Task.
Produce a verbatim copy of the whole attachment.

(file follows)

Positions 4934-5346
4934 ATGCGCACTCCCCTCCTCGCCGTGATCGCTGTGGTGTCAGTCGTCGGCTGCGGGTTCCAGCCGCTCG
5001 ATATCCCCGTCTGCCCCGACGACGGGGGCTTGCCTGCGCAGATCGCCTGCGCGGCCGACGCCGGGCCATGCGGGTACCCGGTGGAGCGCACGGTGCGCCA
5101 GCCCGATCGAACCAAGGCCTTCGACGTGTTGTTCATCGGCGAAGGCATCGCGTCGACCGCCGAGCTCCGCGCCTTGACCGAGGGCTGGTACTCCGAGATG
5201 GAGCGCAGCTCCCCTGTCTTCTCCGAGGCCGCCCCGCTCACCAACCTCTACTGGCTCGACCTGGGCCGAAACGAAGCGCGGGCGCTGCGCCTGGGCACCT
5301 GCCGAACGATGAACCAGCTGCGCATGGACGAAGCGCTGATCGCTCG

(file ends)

Positions 4934-5346
4934 ATGCGCACTCCCCTCCTCGCCGTGATCGCTGTGGTGTCAGTCGTCGGCTGCGGGTTCCAGCCGCTCG
5001 ATATCCCCGTCTGCCCCGACGACGGGGGCTTGCCTGCGCAGATCGCCTGCGCGGCCGACGCCGGGCCATGCGGGTACCCGGTGGAGCGCACGGTGCGCCA
5101 GCCCGATCGAACCAAGGCCTTCGACGTGTTGTTCATCGGCGAAGGCATCGCGTCGACCGCCGAGCTCCGCGCCTTGACCGAGGGCTGGTACTCCGAGATG
5201 GAGCGCAGCTCCCCTGTCTTCTCCGAGGCCGCCCCGCTCACCAACCTCTACTGGCTCGACCTGGGCCGAAACGAAGCGCGGGCGCTGCGCCTGGGCACCT
5301 GCCGAACGATGAACCAGCTGCGCATGGACGAAGCGCTGATCGCTCG